Today Asha Wilkerson and I dive into building a business and leaving a legacy. Asha is an attorney by training and teacher by heart. She shares how after almost 10 years of running her law practice, she decided to shift her focus and build a membership community focusing on the needs of BIPOC entrepreneurs.
She shares the book she probably shouldn’t have read early on in her career and the shift in the hustle mentality of entrepreneurs.
Curious to know how the pandemic shifted her thinking as a business owner? Tune in to this episode.
Here are three reasons why you should listen to the full Episode:
- Get insight into why Asha Wilkerson decided to shift her focus and build a membership community focus on the needs of BIPOC entrepreneurs.
- The shift in the hustle mentality of today’s entrepreneurs; why the traditional law practice didn’t work, the role of mentorship in her life, and that of her students.
- How the pandemic shifted her thinking as a business owner.
Asha Wilkerson’s thoughts on building a business that leaves a legacy
- People give themselves to the business but don’t understand how to craft the business to give back to the person.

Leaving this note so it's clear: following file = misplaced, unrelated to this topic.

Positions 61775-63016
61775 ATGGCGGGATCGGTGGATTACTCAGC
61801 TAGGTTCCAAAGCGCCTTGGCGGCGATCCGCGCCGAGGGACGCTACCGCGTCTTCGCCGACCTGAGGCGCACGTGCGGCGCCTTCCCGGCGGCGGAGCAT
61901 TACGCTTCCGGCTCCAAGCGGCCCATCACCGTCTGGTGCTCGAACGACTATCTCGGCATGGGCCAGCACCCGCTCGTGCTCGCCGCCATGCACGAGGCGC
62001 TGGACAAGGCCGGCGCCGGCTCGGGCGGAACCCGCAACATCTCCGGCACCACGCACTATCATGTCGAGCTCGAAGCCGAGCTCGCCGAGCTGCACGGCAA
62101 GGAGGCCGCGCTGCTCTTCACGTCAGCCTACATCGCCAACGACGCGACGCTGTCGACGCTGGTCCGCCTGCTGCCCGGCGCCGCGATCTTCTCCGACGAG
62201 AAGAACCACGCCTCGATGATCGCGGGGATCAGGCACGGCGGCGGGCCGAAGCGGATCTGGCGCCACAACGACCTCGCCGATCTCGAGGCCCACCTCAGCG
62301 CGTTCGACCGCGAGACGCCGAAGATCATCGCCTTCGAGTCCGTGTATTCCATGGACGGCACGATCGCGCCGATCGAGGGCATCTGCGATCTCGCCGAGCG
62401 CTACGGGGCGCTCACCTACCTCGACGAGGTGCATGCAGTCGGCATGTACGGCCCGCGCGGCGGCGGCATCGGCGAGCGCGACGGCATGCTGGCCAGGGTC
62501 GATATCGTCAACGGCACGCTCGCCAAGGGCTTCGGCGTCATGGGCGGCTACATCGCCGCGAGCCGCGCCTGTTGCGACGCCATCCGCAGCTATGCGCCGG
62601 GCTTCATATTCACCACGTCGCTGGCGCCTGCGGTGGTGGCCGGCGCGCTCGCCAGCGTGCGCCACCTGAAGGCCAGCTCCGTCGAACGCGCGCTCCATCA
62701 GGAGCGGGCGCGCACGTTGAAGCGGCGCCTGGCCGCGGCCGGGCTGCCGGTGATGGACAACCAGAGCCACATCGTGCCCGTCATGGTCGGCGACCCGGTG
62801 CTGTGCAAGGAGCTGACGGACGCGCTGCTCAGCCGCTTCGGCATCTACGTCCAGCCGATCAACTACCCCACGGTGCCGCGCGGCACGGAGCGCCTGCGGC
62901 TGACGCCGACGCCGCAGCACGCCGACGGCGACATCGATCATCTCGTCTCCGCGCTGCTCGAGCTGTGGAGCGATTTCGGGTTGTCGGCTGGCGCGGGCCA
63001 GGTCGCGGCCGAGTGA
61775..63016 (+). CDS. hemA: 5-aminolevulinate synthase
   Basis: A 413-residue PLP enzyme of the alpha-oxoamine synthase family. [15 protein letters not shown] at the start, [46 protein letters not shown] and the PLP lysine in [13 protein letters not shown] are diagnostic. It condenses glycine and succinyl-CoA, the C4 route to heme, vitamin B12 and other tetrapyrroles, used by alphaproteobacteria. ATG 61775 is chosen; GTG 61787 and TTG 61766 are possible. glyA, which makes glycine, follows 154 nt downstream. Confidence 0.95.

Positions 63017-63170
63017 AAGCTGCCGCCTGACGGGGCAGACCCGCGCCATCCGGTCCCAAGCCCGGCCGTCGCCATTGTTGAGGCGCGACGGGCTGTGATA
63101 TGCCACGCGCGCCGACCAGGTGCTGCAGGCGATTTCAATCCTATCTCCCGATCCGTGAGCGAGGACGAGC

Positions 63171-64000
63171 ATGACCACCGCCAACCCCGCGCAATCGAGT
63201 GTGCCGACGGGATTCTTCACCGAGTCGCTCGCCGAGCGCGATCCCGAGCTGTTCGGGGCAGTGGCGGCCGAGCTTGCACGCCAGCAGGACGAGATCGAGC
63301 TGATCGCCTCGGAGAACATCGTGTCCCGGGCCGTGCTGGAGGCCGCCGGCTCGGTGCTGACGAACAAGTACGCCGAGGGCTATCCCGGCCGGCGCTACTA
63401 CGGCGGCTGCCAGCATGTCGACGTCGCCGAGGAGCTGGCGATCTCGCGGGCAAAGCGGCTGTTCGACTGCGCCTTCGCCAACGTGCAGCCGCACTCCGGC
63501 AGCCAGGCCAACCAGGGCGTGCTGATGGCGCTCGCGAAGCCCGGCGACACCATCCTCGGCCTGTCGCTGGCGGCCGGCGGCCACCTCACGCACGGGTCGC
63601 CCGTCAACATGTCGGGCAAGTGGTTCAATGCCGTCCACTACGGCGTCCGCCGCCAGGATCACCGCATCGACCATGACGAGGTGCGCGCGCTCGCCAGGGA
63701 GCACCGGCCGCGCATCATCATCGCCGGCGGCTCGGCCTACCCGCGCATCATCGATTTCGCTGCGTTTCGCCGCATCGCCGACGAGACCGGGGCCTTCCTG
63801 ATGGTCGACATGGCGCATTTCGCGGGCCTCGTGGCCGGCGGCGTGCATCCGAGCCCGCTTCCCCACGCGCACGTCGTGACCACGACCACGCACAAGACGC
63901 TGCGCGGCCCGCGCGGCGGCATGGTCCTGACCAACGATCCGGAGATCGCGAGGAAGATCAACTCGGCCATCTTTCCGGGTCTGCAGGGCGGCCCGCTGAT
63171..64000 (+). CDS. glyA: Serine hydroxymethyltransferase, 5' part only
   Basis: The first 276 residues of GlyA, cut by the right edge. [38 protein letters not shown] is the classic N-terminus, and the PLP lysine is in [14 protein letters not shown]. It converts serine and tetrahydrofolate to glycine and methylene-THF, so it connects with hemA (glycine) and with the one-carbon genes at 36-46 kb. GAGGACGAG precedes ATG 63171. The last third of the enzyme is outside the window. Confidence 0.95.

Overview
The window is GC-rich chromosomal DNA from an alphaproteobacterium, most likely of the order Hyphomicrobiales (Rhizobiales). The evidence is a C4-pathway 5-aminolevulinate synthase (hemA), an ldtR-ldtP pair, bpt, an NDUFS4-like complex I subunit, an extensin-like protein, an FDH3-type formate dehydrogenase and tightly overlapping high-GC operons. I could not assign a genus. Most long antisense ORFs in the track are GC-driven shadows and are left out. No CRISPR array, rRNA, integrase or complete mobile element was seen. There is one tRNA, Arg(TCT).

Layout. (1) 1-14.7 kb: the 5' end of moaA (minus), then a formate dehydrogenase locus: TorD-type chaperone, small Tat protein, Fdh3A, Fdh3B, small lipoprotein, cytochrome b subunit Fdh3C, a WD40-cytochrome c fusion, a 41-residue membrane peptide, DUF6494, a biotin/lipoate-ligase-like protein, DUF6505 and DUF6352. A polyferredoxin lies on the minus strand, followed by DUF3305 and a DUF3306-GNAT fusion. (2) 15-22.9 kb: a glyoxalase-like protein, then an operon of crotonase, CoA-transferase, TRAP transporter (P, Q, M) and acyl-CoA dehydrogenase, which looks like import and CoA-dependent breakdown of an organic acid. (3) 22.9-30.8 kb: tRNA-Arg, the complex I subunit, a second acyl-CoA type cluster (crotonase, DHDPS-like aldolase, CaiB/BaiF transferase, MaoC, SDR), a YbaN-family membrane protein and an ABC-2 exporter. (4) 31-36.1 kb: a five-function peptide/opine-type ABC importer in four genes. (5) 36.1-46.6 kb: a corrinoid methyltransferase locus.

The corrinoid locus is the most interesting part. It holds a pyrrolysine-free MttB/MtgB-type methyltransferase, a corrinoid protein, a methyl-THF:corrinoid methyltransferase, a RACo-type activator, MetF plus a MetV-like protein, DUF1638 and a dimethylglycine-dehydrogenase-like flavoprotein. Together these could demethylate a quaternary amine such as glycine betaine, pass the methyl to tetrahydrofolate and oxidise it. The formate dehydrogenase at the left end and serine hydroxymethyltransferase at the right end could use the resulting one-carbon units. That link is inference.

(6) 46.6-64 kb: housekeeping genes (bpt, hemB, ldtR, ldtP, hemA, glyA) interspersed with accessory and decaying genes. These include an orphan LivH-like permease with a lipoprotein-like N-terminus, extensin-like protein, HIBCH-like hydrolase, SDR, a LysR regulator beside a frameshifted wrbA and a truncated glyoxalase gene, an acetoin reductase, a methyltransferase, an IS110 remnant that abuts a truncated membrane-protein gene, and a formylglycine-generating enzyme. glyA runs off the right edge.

- We start to have freedom and control of our destiny but don’t know how to make that happen.
- Do your passion.
- Make your passion work for you.
Building a business and leaving a legacy
- A sole proprietorship is an extension of the person of the individual.
- Allow yourself to think about maybe one day you do want to sell your business.
- Selling your business is a way to generate revenue and change the future.
Work in a way that gives you more freedom
- It’s training our minds to think about not being stuck at a desk.
- Switch our mindset and start looking at our businesses like we would some other corporation or LLC.
- It is your labor of love, but remove yourself from it.
- How would you evaluate this company?
- How would you run this company?
- What suggestions would you have for the owner if you were an employee?
- How would you implement those?
- Grow your business and build it in a life-giving way.
Asha Wilkerson’s thoughts on BOPIC communities celebrating entrepreneurship
- It’s psychological.
- It comes from the history of the United States and being overdetermined.
- There’s a lot of freedom in entrepreneurship because you get to decide how you want to do it.
- There are not enough mentors or enough people in the BIPOC communities that have come before and shown how to run a business.
- Don’t just hustle for the sake of being busy; hustle smart.
Did Asha Wilkerson always envision law school being part of her future?
- She was not the kid that always wanted to be an attorney.
- Asha loved Law and Order but wanted to be like Dr. Wong, a forensic psychologist.
- The Dean of Admissions came into her Black Student Union and said they had opportunities for undergraduate students interested in law.
- The city cut the funding to the Boys and Girls Club in Portland, and that stopped her original plan to go home and work for the summer due to funding. So she applied to the summer law program.